As the novel Coronavirus continues to dramatically impact American jobs, manual laborers in the construction industry are being exposed to new workplace dangers. As workers flock to Texas state agencies with record-shattering unemployment claims, those of us who still have work are understandably grateful; however, workplace safety changes will need to be implemented to deal with new and different potential hazards. Without formal federal guidelines on construction during the pandemic, state and local governments are issuing their own rules, which is causing confusion.
Construction Work Is Teamwork
When work is being conducted on a construction jobsite, much of the day is spent in team meetings, huddles, eating lunch together, and more. Manual laborers commonly work and take breaks in very close proximity to each other. Unless their jobs require it, these workers are not wearing the type of personal protective equipment (PPE) that will protect them from transmission of the novel coronavirus, or COVID-19. In fact, in recent weeks, Vice President Pence and the White House coronavirus task force asked construction companies to stop ordering N95 masks and to donate what they could to their local hospitals.
The government deemed construction workers “essential,” which helps families maintain some job security; however, many of the safety measures needed to keep them and their families safe from COVID-19 are proving insufficient. The risks construction workers are facing—and the risks to public health—have some questioning what types of construction are in fact essential.
According to the Texas Tribune, in an attempt to keep construction workers safe, some employers are staggering shifts and providing hand-washing stations. Local governments have instructed site managers to keep six feet of space between individuals and take workers’ temperatures at the beginning of each day. But, as anyone who has been on a Texas construction site can tell you, the guidelines aren’t always followed. In fact, at most construction sites, workers routinely share cramped spaces, tools, and germs – leaving hygiene an afterthought.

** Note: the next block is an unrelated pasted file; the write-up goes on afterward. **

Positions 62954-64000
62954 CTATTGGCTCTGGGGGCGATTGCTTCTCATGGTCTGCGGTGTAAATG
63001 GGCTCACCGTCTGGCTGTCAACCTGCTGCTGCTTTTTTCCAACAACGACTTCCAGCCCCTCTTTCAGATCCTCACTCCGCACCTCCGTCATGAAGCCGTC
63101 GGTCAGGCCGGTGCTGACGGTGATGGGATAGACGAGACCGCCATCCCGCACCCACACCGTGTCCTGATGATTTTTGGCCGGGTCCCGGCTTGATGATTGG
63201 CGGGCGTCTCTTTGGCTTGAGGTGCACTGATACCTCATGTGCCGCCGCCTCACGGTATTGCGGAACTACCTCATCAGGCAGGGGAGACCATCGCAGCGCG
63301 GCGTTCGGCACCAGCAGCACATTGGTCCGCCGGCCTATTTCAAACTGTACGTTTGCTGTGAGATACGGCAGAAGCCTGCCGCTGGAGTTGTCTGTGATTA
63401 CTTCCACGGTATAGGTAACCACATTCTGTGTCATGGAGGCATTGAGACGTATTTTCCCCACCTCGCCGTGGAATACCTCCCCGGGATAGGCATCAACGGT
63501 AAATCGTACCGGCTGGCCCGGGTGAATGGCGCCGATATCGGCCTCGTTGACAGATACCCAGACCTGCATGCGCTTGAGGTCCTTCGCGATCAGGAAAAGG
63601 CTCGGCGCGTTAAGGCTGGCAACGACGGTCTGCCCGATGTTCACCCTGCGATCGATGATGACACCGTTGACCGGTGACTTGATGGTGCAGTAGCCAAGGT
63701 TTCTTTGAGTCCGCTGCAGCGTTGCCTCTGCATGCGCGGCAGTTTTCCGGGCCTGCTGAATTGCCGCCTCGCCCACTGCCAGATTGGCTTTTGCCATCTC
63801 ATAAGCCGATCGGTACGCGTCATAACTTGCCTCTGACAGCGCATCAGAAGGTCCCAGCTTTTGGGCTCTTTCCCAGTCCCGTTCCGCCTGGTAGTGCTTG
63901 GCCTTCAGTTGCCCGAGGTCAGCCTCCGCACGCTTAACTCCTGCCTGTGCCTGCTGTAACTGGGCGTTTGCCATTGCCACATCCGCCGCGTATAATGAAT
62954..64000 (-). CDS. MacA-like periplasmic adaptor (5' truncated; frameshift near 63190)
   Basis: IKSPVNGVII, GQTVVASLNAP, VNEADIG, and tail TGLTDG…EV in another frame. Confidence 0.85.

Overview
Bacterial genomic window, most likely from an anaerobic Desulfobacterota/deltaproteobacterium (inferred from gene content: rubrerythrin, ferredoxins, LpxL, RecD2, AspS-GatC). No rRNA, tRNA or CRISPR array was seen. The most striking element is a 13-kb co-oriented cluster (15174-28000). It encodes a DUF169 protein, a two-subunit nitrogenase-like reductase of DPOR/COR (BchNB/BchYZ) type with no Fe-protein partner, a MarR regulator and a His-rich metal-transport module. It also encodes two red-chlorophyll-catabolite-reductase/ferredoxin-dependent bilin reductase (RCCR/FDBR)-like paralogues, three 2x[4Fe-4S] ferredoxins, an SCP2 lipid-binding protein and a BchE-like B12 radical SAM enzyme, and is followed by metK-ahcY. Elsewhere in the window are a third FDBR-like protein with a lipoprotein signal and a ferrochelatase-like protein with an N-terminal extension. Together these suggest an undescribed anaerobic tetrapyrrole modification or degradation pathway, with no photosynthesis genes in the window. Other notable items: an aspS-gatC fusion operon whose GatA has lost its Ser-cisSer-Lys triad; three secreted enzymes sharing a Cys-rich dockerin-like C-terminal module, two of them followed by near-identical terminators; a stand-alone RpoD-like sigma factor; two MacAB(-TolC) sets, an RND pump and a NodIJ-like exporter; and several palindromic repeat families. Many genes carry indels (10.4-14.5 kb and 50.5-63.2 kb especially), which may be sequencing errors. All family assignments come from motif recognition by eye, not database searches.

Common Construction Workplace Dangers
In addition to the current coronavirus complications, construction sites are some of the most dangerous places to work in America. Roughly one out of every five work-related deaths occurs in the construction industry. And, each day, on average, two construction workers die of work-related injuries in the United States. Some of the most common workplace dangers in construction include:
- Accidents involving large trucks or machinery
- Failure to follow safety regulations
- Faulty, poorly maintained, or defective equipment
- Improperly lifting heavy objects
- Lack of safety equipment (goggles, gloves, etc.)
- Slips and falls
- Exposure to hazardous materials
- Being struck by falling objects or debris
- Scaffolding collapses
- Trench collapses
Texas Construction Injury Lawyer
Construction industry employers are responsible for providing a safe work environment, including providing supervision, keeping the worksite free of hazards, and training employees on safety equipment and procedures. If you or someone you care about was injured on a Texas construction site, contact John Flood today. He has successfully handled complex construction injury and wrongful death claims in Texas and across the country for over 30 years.